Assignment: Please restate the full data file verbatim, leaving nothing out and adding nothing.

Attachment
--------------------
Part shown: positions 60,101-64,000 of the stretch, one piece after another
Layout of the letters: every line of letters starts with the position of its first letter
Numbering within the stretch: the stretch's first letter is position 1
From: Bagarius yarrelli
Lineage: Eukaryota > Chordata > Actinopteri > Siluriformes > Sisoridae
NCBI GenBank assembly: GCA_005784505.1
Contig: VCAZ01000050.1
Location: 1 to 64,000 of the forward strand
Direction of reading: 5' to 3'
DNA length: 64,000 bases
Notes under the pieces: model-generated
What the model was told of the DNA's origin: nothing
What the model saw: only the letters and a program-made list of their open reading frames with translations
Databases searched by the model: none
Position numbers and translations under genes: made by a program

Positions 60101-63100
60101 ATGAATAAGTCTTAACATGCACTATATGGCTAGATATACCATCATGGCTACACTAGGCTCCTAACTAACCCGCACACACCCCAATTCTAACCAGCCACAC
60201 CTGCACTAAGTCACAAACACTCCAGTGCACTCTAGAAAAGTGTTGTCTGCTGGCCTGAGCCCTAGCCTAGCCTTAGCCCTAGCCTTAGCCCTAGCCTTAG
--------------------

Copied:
Part shown: positions 60,101-64,000 of the stretch, one piece after another
Layout of the letters: every line of letters starts with the position of its first letter
Numbering within the stretch: the stretch's first letter is position 1
From: Bagarius yarrelli
Lineage: Eukaryota > Chordata > Actinopteri > Siluriformes > Sisoridae
NCBI GenBank assembly: GCA_005784505.1
Contig: VCAZ01000050.1
Location: 1 to 64,000 of the forward strand
Direction of reading: 5' to 3'
DNA length: 64,000 bases
Notes under the pieces: model-generated
What the model was told of the DNA's origin: nothing
What the model saw: only the letters and a program-made list of their open reading frames with translations
Databases searched by the model: none
Position numbers and translations under genes: made by a program

Positions 60101-63100
60101 ATGAATAAGTCTTAACATGCACTATATGGCTAGATATACCATCATGGCTACACTAGGCTCCTAACTAACCCGCACACACCCCAATTCTAACCAGCCACAC
60201 CTGCACTAAGTCACAAACACTCCAGTGCACTCTAGAAAAGTGTTGTCTGCTGGCCTGAGCCCTAGCCTAGCCTTAGCCCTAGCCTTAGCCCTAGCCTTAG